According to the MPAA website, "One of the highest accolades to be conferred on the rating system is that from its birth in 1968 to this day, there has never been even the slightest jot of evidence that the rating system has deliberately fudged a decision or bowed to pressure." If that statement's patent absurdity wasn't already obvious to any follower of non-mainstream film, This Film Is Not Yet Rated proves it, with a celluloid middle-finger salute to the MPAA and the Leave it to Beaver-style fantasy image it sells to the public.
Despite proudly proclaiming that its board of directors includes "the Chairmen and Presidents of the six major producers and distributors of motion picture and television programs in the United States", the MPAA nevertheless insist with a sort of dreamy sanguinity on the film ratings board's -- made up of parents, we are repeatedly told, whose only interests are in protecting children and families -- absolute neutrality and invulnerability to outside influence. With that sort of material to work with, mocking the MPAA is like shooting fish in a barrel for a filmmaker as witty and skilled as director Kirby Dick. And mock he does: Via a multi-pronged attack featuring interviews with directors, detective work and side-by-side comparison of levels of obscenity, Dick creates an often-hilarious documentary that is both cutting and compelling; it's so engaging that even filmgoers who wouldn't dream of setting foot in an arthouse cinema will eat it up.
The Film is Not Yet Rated is most effective when it focuses on films, rather than on the MPAA. Though Dick says many directors of independent films were unwilling to talk to him because they feared participation might cause problems with the MPAA in the future, he managed to persuade filmmakers ranging from John Waters and Darren Aronofsky, to Matt Stone and Kimberly Peirce to talk on-camera about their MPAA experiences. To a person, the filmmakers -- all of whom are thoughtful and articulate -- feel that the MPAA treats independent films differently than they do major studio products, and gay sex differently than straight. While both of these arguments are nothing new to opponents of the current ratings system, the gain added power when we hear of Matt Stone, when he was merely the producer of an independent film (Orgazmo), being told that the MPAA doesn't give notes on what scenes cause films to be assigned particular ratings; when he submitted the Paramount-backed Team America: World Police for approval, he was stunned to receive a detailed list of problematic scenes. Or see side-by side sex scenes from films with different ratings, that are virtually identical apart from the genders of the participants.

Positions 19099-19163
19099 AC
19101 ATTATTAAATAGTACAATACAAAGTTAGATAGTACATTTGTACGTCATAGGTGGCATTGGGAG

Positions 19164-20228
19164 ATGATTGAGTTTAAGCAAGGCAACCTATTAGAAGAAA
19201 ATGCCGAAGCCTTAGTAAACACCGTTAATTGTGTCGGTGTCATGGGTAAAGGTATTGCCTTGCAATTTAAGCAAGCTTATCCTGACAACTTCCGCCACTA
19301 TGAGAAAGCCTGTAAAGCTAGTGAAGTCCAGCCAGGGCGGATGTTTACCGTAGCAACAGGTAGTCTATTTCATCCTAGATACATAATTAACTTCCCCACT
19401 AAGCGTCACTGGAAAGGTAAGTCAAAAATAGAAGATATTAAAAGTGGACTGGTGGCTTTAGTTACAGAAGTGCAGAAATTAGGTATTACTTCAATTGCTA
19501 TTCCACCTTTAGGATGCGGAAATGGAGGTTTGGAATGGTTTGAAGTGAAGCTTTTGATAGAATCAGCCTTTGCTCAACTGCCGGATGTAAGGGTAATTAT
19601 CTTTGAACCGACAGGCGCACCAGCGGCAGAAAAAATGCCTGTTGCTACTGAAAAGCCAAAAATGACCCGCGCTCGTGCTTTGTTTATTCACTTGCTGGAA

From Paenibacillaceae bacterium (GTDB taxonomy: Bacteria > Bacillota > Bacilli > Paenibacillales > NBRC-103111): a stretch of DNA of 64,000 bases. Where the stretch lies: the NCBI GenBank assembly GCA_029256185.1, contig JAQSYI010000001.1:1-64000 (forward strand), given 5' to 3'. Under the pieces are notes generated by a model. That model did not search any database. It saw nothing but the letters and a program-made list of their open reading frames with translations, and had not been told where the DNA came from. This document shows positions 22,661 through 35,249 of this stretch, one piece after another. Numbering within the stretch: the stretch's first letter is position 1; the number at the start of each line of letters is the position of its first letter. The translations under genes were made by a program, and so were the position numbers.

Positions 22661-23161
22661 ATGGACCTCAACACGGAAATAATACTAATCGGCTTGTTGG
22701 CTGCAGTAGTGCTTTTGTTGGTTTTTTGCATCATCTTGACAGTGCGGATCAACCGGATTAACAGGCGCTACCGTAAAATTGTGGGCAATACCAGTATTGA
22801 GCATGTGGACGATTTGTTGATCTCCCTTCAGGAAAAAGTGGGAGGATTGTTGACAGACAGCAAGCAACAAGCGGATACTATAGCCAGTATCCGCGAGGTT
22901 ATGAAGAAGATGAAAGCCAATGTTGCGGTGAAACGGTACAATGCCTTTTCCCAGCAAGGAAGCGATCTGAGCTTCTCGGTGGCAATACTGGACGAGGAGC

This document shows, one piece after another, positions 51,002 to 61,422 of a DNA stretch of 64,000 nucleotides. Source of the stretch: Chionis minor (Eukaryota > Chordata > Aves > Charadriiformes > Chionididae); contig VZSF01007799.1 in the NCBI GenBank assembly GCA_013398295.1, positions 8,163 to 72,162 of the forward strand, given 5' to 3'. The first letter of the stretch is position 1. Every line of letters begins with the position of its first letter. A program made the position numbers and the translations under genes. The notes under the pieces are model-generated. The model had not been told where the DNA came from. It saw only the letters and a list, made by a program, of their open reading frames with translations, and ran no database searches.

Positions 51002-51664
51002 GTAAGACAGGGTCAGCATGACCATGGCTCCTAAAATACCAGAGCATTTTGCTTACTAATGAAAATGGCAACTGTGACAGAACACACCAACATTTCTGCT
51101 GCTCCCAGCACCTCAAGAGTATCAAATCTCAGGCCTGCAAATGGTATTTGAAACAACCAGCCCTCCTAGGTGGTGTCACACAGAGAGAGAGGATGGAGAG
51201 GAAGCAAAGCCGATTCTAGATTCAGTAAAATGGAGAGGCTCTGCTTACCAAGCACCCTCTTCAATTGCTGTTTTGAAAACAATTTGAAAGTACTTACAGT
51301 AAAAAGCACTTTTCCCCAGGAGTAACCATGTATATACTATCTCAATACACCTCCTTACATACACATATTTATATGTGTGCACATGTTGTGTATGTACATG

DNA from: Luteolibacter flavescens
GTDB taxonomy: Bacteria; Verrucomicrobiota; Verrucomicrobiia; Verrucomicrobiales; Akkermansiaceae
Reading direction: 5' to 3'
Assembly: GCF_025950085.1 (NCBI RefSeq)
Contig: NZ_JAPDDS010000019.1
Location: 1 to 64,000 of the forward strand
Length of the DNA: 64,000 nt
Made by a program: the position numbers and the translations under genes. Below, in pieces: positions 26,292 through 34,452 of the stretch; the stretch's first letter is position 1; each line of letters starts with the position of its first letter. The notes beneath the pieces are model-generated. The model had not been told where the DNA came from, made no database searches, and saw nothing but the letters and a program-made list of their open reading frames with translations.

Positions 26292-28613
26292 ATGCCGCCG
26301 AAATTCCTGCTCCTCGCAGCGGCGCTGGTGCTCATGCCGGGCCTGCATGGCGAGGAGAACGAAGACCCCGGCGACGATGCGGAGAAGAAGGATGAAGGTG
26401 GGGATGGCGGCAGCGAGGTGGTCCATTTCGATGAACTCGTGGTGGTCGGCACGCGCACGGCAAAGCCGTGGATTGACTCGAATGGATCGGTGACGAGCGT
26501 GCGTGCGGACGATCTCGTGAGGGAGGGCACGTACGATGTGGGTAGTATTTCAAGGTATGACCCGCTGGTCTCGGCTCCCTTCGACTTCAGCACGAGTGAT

Later, Dick turns his attention to the members of the much-derided ratings board -- a board that is rigidly anonymous, ostensibly to protect its members from undue influence -- hiring a private detective to unearth their identities. For what appears to be several weeks, the detective -- with Dick in tow -- stakes out the heavily fortified MPAA building, watching and following everyone who leaves for lunch in an effort to determine which are raters and which are simply office workers. In addition, she (legally) goes through the trash of at least one of the possible board members, makes several phone calls to unsuspecting MPAA secretaries and films and photographs her suspects. In the end, she succeeds, and Dick triumphantly displays the names and photographs of all but one of the raters (they have his name, just no pictures), as well as information about their families and living situations -- in some cases, their homes are shown.
While the detective sequences are undeniably great fun to watch (conveniently for Dick, the detective is a lesbian whose is frequently assisted by her partner's teenage daughter; her story ads a bit of tangential emotion to the film), they're also a bit unsettling, when one pauses to consider them. One could perhaps argue that the members of the ratings board should be public figures, and that it's therefore acceptable to share personal information about them in a motion picture -- but what, exactly, is Dick proving by his unmasking? Yes, he found them, and yes, their identities certainly should be a matter of public record. But then what? In reality, Dick has accomplished nothing more than making himself feel better -- the identification of these devils often feels like the tantrum of an offended child: They've made him angry, so now he's going to get back at his appointed bad guys. Which, in reality, is nothing more than an inconvenience for the MPAA: They will simply appoint a new board, and continue to function as they have for years. Though Dick portrays himself as something of a grassroots-style revolutionary in these sequences, his revolution is nothing but a big show, put on, it seems, to satisfy his own ego, and assuage his frustration.
Despite those unsettling moments, however, This Film is Not Yet Rated ably achieves its primary goal: It will get people talking, hopefully in great numbers, about the MPAA and the absurdity of its ratings system. In addition to its snappy editing, a genial host/director in Dick himself and consistent wit, the movie offers the undeniable draw of making audiences feel smart. There's nothing more alluring as a filmgoer than being convincingly told how superior you are to someone in power (in this case, the MPAA and its minions), and Dick is a masterful manipulator. With this film, not only do we learn about the MPAA, but we get to laugh at them as well: They probably deserve it, and Dick knows a perfect hook when he sees it.
For another viewpoint, check out James' Sundance review of the film and read Ryan Stewart's very excellent interview with Kirby Dick.